To close out 2023, we will be sharing a series of highlights from the year on our blog. We hope you enjoy!
On June 8-9, Frontier Nursing University held its 13th annual Diversity Impact Conference. The Diversity Impact Conference brings together renowned thought leaders and speakers to increase awareness of the importance of diversity, equity, and inclusion (DEI) in the healthcare workforce, particularly for those working in underserved and rural communities. This year, for the first time, the conference was made available for attendees outside of FNU. Students attending any institution were allowed to register for the conference for free. A total of 134 attended the conference, including 39 students.
“This event is all about collaboration, learning, and growing,” said FNU Chief Diversity and Inclusion Officer Dr. Paula Alexander-Delpech, Ph.D., PMHNP-BC, APRN. “I’m confident that this event benefits any university, department, or individual.”
The 2023 Diversity Impact Conference was conducted via Zoom with the overarching theme: “Better Together: Advancing a Culture of Identity and Belonging in Healthcare.” The two-day event featured keynote presentations on both days from nationally recognized leaders in diversity, equity, and inclusion. Additional sessions included panel discussions, breakout sessions, and time for reflection.
The opening keynote address was given by Dr. Tia Brown McNair, Vice President of the Office of Diversity, Equity, and Student Success and Executive Director for the Truth, Racial Healing, and Transformation (TRHT) Campus Centers at the American Association of Colleges and Universities (AAC&U) in Washington, D.C. Dr. McNair is the lead author of “From Equity Talk to Equity Walk.”
On the second day of the conference, the keynote speaker was Rebekka Eshler, National President of the Transgender American Veterans Association in Washington, D.C. She spoke about pronouns and why they matter, and the importance of using a person’s correct name rather than their “dead” name. She shared data demonstrating that utilizing the correct pronouns reduces suicide rates by two-thirds among transgender individuals.
Among the other presentations throughout the conference was a panel discussion with DEI officers from other universities and organizations, discussing the challenges and successes of offices of DEI throughout the country. Marisa Hamamoto, the founder of Infinite Flow, an award-winning nonprofit dance company that employs disabled and nondisabled artists with diverse, intersectional identities with a mission to use dance as a catalyst to dismantle biases and promote inclusion., spoke on the importance of accessibility and inclusivity.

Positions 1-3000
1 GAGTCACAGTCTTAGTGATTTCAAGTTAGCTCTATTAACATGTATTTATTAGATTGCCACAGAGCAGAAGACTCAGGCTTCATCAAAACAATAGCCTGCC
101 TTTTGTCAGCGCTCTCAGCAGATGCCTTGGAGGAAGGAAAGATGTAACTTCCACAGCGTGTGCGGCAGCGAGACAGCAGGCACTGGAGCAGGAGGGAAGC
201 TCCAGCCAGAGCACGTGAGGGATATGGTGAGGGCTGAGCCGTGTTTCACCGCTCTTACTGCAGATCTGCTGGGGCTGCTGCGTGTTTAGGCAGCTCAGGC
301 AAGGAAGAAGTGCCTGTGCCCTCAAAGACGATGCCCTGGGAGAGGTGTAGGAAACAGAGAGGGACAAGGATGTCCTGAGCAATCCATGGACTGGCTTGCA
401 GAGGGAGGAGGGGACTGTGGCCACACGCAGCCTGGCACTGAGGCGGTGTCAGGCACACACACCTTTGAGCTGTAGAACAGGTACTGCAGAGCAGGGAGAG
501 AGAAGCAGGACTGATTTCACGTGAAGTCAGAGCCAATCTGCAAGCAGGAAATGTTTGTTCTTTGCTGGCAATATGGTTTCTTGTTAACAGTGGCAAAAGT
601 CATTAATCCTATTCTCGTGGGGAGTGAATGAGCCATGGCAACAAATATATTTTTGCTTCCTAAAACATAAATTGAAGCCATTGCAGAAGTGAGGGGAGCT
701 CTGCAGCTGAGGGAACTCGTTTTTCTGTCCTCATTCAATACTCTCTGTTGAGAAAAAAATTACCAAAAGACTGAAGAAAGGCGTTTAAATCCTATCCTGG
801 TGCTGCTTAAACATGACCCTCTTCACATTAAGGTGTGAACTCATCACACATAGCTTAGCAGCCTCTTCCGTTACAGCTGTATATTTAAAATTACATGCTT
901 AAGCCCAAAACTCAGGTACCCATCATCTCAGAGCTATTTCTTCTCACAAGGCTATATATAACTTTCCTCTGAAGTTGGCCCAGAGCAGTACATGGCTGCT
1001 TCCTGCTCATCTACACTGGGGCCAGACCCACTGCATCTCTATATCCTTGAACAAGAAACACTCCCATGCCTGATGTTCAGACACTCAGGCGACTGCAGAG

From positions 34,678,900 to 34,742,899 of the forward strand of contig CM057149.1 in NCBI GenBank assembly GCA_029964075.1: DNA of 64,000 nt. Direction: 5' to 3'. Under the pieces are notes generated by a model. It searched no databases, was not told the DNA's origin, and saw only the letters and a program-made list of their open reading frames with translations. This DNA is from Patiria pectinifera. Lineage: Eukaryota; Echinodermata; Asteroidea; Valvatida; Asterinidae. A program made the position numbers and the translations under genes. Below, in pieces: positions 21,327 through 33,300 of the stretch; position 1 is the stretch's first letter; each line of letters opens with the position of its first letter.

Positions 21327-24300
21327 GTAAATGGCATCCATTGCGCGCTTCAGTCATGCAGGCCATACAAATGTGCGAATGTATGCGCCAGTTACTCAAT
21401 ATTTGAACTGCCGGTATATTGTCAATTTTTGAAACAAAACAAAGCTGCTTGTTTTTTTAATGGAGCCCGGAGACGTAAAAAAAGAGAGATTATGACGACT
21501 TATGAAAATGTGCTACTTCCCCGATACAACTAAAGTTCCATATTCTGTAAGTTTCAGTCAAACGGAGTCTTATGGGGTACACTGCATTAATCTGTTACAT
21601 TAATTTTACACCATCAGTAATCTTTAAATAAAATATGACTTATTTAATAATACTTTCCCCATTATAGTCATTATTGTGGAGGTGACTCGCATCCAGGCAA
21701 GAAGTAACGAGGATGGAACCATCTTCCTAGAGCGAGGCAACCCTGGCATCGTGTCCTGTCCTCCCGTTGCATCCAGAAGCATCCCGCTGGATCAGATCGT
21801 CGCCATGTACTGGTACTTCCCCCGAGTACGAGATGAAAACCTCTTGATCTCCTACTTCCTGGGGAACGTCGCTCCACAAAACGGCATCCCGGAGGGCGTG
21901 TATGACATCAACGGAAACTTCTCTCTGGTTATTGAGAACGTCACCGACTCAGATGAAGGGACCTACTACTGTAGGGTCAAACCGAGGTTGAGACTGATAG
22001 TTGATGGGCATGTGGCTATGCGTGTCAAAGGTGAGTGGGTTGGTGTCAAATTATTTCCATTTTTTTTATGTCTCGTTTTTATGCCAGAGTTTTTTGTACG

Dr. Patricia Bradley, Ph.D., RN, FAAN, Associate Professor and the Inaugural Associate Dean of Inclusive Excellence at the Fitzpatrick College of Nursing (FCN) at Villanova University, presented on “Creating a Culture of Inclusion and Belonging in Nursing Education.” FNU Regional Clinical Faculty Dr. Heidi Loomis, DM, CRNP, CNM, presented “Graduate Midwifery Students’ Experiences of Bias in the Clinical Setting.”
On day two of the event, FNU President Dr. Susan Stone gave a presentation, “FNU Diversity, Equity and Inclusion Efforts: Past, Present, Future.” In her presentation, Dr. Stone shared FNU’s history and acknowledgment statement, how and why FNU chose to make DEI a priority focus, and the results of those efforts to date. In addition to steadily improving diversity enrollment since the DEI efforts began, Dr. Stone shared the importance of the entire FNU community supporting these initiatives and gave the example of the FNU Board of Directors, who created their own DEI Committee and established a $2 million dollar endowed fund for scholarships for underrepresented students.
“When Frontier Nursing University first held the ‘Diversity Impact Conference’ over a decade ago, we chose the name carefully. ‘Diversity’ and ‘conference’ were obvious choices, but the word that truly describes what this conference is all about is ‘impact’,” Frontier Nursing University President Dr. Susan Stone, DNSc, CNM, FACNM, FAAN, said. “Diversity is more than a concept or a pie chart. Whether in an organization, a neighborhood, a business, or a school, diversity has an impact. That impact comes in many forms. In Frontier’s particular area of preparing advanced practice nurses and nurse-midwives, the impact of a diverse student body, diverse faculty, and diverse staff results in diverse graduates who are equipped to answer the call to serve in the communities in which they live all over the country.”
FNU has already begun making plans for the 14th annual Diversity Impact Conference to be held in 2024. With the addition of external attendees, this signature event continues to grow and widen its important message and reach.
“Advancing a culture of identity and belonging is a hallmark of FNU,” said FNU Diversity and Inclusion Coordinator Chris Turley. “We aim to continue breaking down barriers by engaging stakeholders and impacting every community we touch.